Christa Brahler
Instructor
Exploratory Stud & Acad Prog
M.A., Slippery Rock University
B.A., Indiana University

Musiette Clay
Instructor
Exploratory Stud & Acad Prog
M.A., Slippery Rock University
B.S., Slippery Rock University

Amber Hamilton
Instructor
Exploratory Stud & Acad Prog
M.Ed., University of North Carolina
B.A., University of Virginia

Susan Kushner
Associate Professor
Exploratory Stud & Acad Prog
M.S., Columbia University
B.S., University of Pittsburgh

Annette Salsovic
Assistant Professor
Exploratory Stud & Acad Prog
M.S., Indiana University of Pennsylvania
B.S., Slippery Rock University

COURSES

ESAP COURSES

ESAP 109 -  Developmental Mathematics  

This course covers basic arithmetic skills necessary for successful completion of basic algebra. Topics include basic operations using whole numbers, fractions and decimals, ratios and proportions, percents, and solving equations. Students not exempted from ACSD 109 must successfully complete this course before enrolling in ACSD 110. Students must pass a standard proficiency exam to pass this course. Course grading: A, B, C, or NC. Credit earned in this course will not count toward the university's 120 credit hour minimum required for graduation.

Credits: 3

Term(s) Typically Offered: Offered as Needed

ESAP 110 -  Beginning Algebra  

An overview of introductory algebra concepts, this course covers topics such as: simplifying variable expressions, solving equations and applications problems, simplifying polynomials, factoring, algebraic fractions, graphing linear equations, solving systems of linear equations, and simplifying radical expressions. Students who are placed into this course are expected to possess certain minimum competencies in arithmetic skills, and they must pass a standard proficiency exam to pass this course. Course grading: A, B, C, or NC. Prerequisite: ACSD 109 or exemption from ACSD 109. Credit earned in this course will not count toward the university's 120 credit hour minimum required for graduation.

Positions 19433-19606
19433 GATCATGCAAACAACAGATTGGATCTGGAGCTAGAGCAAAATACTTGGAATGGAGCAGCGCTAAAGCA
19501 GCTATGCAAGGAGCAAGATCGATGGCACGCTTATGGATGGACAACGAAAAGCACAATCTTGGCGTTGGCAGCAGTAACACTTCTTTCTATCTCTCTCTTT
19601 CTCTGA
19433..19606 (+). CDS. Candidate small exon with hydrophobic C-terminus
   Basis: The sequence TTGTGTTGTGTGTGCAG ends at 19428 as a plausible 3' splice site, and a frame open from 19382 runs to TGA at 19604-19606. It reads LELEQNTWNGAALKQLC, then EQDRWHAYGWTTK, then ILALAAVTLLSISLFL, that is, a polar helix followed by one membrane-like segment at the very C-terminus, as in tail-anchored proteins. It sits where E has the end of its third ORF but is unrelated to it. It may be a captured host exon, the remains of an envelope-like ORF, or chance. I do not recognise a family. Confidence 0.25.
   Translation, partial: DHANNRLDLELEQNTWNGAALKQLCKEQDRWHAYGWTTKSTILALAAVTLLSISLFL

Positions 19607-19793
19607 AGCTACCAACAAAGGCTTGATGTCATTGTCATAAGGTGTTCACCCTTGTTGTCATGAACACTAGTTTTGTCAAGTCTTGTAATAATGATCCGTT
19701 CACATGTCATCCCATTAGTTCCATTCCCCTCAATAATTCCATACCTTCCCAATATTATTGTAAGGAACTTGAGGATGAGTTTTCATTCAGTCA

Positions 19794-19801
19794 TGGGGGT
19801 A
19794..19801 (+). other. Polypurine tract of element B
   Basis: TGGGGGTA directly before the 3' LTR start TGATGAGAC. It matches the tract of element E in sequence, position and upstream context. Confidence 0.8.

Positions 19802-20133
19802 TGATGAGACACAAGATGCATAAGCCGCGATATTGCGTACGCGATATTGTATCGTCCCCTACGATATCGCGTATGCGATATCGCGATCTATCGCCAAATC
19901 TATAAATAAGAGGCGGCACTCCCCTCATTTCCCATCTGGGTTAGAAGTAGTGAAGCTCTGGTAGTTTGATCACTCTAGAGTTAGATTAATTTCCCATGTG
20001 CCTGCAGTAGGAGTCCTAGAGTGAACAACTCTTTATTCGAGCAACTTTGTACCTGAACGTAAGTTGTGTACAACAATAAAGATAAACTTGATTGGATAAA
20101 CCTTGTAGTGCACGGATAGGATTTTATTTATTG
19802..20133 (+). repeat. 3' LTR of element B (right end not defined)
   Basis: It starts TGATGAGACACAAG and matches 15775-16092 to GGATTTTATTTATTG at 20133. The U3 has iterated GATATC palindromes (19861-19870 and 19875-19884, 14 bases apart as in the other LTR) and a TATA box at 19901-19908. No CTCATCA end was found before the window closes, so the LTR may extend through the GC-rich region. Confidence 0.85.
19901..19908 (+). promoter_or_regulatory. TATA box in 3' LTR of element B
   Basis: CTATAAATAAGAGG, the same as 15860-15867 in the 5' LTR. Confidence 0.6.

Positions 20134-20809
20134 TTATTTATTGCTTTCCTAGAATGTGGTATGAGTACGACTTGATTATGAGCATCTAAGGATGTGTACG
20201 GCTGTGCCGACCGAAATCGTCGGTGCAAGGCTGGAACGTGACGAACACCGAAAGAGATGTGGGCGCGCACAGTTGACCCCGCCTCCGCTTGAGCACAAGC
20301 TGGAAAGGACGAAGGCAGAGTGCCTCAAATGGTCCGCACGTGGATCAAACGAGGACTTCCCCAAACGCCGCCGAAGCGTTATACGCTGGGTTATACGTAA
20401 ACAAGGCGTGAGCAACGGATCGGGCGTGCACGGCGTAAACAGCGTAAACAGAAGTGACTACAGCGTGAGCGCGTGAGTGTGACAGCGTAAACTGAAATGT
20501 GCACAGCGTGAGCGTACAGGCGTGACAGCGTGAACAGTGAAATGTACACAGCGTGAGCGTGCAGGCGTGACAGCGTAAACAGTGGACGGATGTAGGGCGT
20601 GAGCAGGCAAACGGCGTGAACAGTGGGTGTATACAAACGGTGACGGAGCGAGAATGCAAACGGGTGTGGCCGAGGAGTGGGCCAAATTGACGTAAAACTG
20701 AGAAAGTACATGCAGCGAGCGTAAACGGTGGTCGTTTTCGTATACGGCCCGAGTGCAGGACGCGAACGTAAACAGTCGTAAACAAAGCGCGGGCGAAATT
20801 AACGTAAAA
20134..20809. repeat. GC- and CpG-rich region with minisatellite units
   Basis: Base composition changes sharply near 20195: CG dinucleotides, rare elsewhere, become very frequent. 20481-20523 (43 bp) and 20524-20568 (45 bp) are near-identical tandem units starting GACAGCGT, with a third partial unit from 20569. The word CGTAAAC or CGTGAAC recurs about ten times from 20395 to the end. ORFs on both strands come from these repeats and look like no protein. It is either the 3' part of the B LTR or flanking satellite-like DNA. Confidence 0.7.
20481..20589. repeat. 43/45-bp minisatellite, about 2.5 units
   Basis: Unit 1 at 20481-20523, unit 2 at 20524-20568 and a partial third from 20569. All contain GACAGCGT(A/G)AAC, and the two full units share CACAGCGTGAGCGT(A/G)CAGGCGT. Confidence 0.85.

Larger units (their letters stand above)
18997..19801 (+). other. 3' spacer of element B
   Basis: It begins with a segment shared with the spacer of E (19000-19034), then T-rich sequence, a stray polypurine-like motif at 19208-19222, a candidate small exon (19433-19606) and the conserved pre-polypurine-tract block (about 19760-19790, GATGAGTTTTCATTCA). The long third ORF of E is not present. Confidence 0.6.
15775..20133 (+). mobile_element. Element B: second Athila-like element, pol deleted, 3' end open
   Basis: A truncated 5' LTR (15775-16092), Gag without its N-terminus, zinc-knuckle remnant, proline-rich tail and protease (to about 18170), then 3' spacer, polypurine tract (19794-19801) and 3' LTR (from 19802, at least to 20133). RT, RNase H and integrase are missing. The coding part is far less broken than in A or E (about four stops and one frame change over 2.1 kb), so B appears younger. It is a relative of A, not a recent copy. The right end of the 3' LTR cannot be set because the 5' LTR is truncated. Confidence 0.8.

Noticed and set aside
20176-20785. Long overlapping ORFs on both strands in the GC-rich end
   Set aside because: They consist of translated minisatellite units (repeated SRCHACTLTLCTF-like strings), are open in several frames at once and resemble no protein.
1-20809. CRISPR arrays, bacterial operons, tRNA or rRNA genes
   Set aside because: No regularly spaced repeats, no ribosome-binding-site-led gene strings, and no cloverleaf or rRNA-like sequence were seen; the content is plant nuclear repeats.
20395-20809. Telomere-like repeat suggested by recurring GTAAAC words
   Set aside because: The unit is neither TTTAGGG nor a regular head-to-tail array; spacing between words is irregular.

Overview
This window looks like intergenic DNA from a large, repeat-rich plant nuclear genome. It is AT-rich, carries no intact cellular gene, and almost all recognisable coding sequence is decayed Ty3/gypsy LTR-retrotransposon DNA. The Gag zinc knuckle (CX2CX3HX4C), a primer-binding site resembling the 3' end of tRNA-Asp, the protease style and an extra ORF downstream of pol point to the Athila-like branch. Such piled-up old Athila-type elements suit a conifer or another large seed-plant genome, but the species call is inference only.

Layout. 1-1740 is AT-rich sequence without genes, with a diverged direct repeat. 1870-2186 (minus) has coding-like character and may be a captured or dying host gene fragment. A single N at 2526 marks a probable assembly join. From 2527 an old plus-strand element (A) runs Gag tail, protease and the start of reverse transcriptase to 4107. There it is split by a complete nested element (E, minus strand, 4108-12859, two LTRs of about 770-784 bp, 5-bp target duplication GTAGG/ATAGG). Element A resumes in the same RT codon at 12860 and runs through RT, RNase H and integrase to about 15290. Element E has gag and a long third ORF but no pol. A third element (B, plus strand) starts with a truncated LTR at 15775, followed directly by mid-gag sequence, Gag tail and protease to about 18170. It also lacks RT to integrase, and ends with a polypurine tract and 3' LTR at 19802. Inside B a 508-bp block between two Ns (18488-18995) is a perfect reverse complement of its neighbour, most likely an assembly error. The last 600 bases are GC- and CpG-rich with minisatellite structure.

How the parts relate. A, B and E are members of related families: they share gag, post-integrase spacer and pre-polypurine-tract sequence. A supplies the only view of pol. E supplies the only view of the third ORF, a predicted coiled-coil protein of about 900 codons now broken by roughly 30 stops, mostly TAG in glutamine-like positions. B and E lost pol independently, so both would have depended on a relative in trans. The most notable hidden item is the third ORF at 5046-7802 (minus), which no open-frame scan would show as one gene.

Credits: 3

Term(s) Typically Offered: Offered Fall, Spring, & Summer

ESAP 139 -  University Seminar  

University Seminar serves as the entry point to the Slippery Rock University general education program. With its strong faculty-student interaction, the course promotes intellectual inquiry, critical and creative thinking, and academic excellence. Through varied content, the course introduces students to academic discourse and information literacy while exploring topics such as diversity and inclusion and global awareness. This course will set students along the path to becoming engaged with issues and scholarship important to a 21st century education while they learn about themselves and their place in the world.

Credits: 3

Term(s) Typically Offered: Offered as Needed

Enrollment limited to students with a semester level of Freshman 1 or Freshman 2.
Enrollment limited to students with the ROCK STUDIES STUDENT attribute.

ESAP 190 -  Experimental  

A unique and specifically focused course within the general purview of a department which intends to offer it on a "one time only" basis and not as a permanent part of the department's curriculum.